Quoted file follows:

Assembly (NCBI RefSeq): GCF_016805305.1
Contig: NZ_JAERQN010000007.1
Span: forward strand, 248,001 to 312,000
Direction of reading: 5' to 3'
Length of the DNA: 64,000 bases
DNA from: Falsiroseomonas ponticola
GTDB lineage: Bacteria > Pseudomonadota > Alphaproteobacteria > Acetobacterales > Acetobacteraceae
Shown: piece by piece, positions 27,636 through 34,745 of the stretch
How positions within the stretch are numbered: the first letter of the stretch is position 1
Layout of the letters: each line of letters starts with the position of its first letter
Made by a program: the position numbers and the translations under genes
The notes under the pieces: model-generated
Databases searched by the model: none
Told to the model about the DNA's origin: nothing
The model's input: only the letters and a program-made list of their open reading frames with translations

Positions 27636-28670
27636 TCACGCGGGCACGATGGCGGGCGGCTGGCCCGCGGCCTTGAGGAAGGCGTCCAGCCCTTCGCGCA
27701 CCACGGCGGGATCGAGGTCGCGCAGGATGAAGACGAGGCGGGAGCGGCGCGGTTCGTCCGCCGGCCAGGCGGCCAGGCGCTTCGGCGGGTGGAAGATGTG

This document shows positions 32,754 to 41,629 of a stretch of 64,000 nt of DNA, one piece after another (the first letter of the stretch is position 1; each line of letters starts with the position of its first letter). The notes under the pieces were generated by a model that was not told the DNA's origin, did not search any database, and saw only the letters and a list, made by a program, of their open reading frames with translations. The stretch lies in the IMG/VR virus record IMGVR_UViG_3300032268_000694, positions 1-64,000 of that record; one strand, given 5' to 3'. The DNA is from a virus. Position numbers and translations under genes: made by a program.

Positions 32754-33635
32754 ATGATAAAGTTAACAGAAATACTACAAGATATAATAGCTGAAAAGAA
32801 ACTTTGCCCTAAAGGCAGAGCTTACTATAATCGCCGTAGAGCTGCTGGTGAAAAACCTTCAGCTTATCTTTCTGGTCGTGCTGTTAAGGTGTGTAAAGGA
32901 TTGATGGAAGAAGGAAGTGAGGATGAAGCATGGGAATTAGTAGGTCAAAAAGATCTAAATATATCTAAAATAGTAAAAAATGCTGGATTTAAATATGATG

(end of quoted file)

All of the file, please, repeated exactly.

Assembly (NCBI RefSeq): GCF_016805305.1
Contig: NZ_JAERQN010000007.1
Span: forward strand, 248,001 to 312,000
Direction of reading: 5' to 3'
Length of the DNA: 64,000 bases
DNA from: Falsiroseomonas ponticola
GTDB lineage: Bacteria > Pseudomonadota > Alphaproteobacteria > Acetobacterales > Acetobacteraceae
Shown: piece by piece, positions 27,636 through 34,745 of the stretch
How positions within the stretch are numbered: the first letter of the stretch is position 1
Layout of the letters: each line of letters starts with the position of its first letter
Made by a program: the position numbers and the translations under genes
The notes under the pieces: model-generated
Databases searched by the model: none
Told to the model about the DNA's origin: nothing
The model's input: only the letters and a program-made list of their open reading frames with translations

Positions 27636-28670
27636 TCACGCGGGCACGATGGCGGGCGGCTGGCCCGCGGCCTTGAGGAAGGCGTCCAGCCCTTCGCGCA
27701 CCACGGCGGGATCGAGGTCGCGCAGGATGAAGACGAGGCGGGAGCGGCGCGGTTCGTCCGCCGGCCAGGCGGCCAGGCGCTTCGGCGGGTGGAAGATGTG

This document shows positions 32,754 to 41,629 of a stretch of 64,000 nt of DNA, one piece after another (the first letter of the stretch is position 1; each line of letters starts with the position of its first letter). The notes under the pieces were generated by a model that was not told the DNA's origin, did not search any database, and saw only the letters and a list, made by a program, of their open reading frames with translations. The stretch lies in the IMG/VR virus record IMGVR_UViG_3300032268_000694, positions 1-64,000 of that record; one strand, given 5' to 3'. The DNA is from a virus. Position numbers and translations under genes: made by a program.

Positions 32754-33635
32754 ATGATAAAGTTAACAGAAATACTACAAGATATAATAGCTGAAAAGAA
32801 ACTTTGCCCTAAAGGCAGAGCTTACTATAATCGCCGTAGAGCTGCTGGTGAAAAACCTTCAGCTTATCTTTCTGGTCGTGCTGTTAAGGTGTGTAAAGGA
32901 TTGATGGAAGAAGGAAGTGAGGATGAAGCATGGGAATTAGTAGGTCAAAAAGATCTAAATATATCTAAAATAGTAAAAAATGCTGGATTTAAATATGATG